That’s all I have to say on the matter. I hate having to repeat myself to you over and over again.

  10. Thought I should add that altered perception doesn’t necessarily indicate a full-blown break from reality. It might also mean that a supernatural or other-ordinary interpretation is foisted onto a trivially natural event, with nuanced memory and perceptive distortions consciously or subconsciously grafted on to support the interpretation.

  11. Purposeful misrepresentation of fact.

    Hardly. I acknowledge – and always have acknowledged – that you’ve attempted explanations. The key word was suitable, jim. 2 or 3 beers is not enough to induce an individual hallucination, let alone a group one. You don’t even know the people involved so how can you posit “emotional excitability” without knowledge? You yourself began a series of posts on what you call “common sense inquiry.” You yourself say we should apply common sense reasoning to things in the real world. Well, common sense inquiry is exactly what the three of us have applied to this incident, which occurred in the real world. Objects falling naturally don’t do what these objects did.

    Thus, they are ‘suitable’ in your case. They may or may not actually apply to your particular case, but they are certainly ‘suitable naturalist’ alternatives to the more exotic sorts of explanations you’re obviously looking for.

    No, they’re not, and I’m not looking for exotic sorts of explanation, speaking of “purposeful misrepresentation of fact.” I’m looking for a superior scientific explanation, something like what NAL attempted. Do you have one?

    What I’m not looking for is an aloof shrug of the shoulders followed by the equivalent of, “Eh, you guys were probably just imagining things because you were drinking,” and that under a pretense of informed rationalism. [incidentally, that’s what I liked about NAL – instead of taking the easy way out, NAL rolled up the sleeves and got in there]

    Humor me here, for old-times sake if nothing else: given that you actually trust your senses, what would you have concluded, even provisionally, in the same situation?

  12. cl:

    Firstly, ‘purposeful representation of fact’ is the first item on my list i.e. you could be making the story up, and not a response to your accusation.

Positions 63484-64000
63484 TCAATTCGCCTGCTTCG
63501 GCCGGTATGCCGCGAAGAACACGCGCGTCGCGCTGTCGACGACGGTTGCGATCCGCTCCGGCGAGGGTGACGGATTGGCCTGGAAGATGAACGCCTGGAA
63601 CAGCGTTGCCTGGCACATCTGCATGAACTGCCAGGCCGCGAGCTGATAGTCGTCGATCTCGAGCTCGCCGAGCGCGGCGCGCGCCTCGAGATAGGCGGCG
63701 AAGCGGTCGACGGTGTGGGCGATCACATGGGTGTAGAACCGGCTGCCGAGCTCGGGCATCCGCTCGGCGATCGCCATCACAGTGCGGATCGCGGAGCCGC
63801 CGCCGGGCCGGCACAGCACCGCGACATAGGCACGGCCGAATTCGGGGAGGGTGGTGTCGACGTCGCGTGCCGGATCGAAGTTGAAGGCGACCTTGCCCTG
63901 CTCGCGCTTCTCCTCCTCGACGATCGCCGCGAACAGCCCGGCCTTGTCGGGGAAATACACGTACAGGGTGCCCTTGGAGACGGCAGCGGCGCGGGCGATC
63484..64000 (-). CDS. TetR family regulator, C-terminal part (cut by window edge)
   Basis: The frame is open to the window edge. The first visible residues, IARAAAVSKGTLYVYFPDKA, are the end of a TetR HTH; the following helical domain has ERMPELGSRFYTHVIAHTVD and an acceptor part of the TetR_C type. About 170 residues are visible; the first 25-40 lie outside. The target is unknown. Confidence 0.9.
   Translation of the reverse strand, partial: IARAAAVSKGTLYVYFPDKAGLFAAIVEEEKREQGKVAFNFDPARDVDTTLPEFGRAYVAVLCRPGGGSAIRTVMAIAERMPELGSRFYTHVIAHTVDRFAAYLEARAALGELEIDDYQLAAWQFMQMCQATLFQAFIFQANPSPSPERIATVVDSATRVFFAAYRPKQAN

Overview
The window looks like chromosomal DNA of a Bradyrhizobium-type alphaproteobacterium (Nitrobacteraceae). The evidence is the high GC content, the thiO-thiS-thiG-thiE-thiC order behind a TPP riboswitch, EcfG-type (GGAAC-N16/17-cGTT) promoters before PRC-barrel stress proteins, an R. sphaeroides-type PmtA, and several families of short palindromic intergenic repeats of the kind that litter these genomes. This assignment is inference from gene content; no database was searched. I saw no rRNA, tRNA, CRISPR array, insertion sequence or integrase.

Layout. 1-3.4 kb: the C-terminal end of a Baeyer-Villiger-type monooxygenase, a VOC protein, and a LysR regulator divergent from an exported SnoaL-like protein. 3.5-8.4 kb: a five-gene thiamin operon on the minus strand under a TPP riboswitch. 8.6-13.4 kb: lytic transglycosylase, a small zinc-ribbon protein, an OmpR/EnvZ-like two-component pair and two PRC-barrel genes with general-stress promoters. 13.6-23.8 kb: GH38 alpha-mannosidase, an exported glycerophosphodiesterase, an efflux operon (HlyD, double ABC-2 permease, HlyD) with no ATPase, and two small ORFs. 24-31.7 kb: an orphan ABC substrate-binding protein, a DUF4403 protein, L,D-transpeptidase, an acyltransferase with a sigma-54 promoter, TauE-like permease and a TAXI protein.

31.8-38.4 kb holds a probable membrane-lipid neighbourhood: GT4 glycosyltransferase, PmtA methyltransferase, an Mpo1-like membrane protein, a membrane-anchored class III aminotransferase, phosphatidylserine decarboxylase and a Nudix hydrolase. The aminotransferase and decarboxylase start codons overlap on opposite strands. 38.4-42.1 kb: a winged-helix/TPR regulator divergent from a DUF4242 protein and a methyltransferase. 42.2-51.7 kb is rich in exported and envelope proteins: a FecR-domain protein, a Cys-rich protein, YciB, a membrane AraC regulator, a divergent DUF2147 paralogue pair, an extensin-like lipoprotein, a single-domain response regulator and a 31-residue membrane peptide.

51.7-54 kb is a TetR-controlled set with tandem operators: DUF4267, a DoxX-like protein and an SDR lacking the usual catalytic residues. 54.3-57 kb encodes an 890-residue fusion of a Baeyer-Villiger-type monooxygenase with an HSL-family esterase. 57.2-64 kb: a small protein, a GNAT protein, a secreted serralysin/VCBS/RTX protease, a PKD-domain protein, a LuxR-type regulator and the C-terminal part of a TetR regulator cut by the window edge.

“2 or 3 beers is not enough to induce an individual hallucination.”
    Perhaps. Perhaps not. Depends on many factors. But rather than pursue that tangent, I’ll just point out that I said ‘altered perception and/or memory’, which can certainly be affected by 2 or 3 beers; or by no beers at all, as the case may be, and as I also pointed out.

    “You don’t even know the people involved so how can you posit “emotional excitability” without knowledge?”
    Because you’re asking for hypothetical natural alternatives to your claim. Since I wasn’t there, of course I have no direct knowledge. If that’s to be the new requirement, then nobody can say anything. The knowledge I DO have are the words of your claim, and my response is a list of hypothetical natural alternatives, which is what you asked for in the first place.

    “Well, common sense inquiry is exactly what the three of us have applied to this incident, which occurred in the real world. Objects falling naturally don’t do what these objects did.”
    In cases such as your claim, what I have offered are quite normative naturalistic hypothetical explanations. People lie. People misperceive. People exaggerate. People interpret wrongly. Happens all the time, in a variety of situations. There might be all sorts of weirder explanations, from various forms of supernatural manifestation, to exotic alien technology, to anomalous fluctuations of the planet’s gravitational field, etc. etc. But all I have to deal with is your claim, and my hypotheticals seem the most commonsensical to me.

    “I’m looking for a superior scientific explanation, something like what NAL attempted. Do you have one?”
    I don’t remember what NAL posited, and I don’t have enough interest in this conversation anymore to go ferret out.everything that everybody said. You want my conclusion according to the information I have? Here goes- The music vibrations caused the games to fall to the ground, they may or may not have landed in an atypical fashion, and you and your friends were in a particular mindset wherein you’ve made much more of the situation than what’s actually warranted. Naturally, I can’t prove any of this. The only record I’m privy to of the event is your stated perception of it, and nothing more. But you’ve asked for a hypothetical natural explanation, and mine seems the most straightforward one.

    Of course, it could also be that you’ve fabricated the event out of whole cloth. People do that shit all the time, and I certainly wouldn’t put it past you. However, in this case that’s a little less likely in my mind, so I’ll tentatively discard it in favor of the other explanation. I really can’t make myself any clearer than this, so that’s it for me. Talk to you next year, cl…maybe. Unless, of course, you pop up under another ‘overrated moniker’.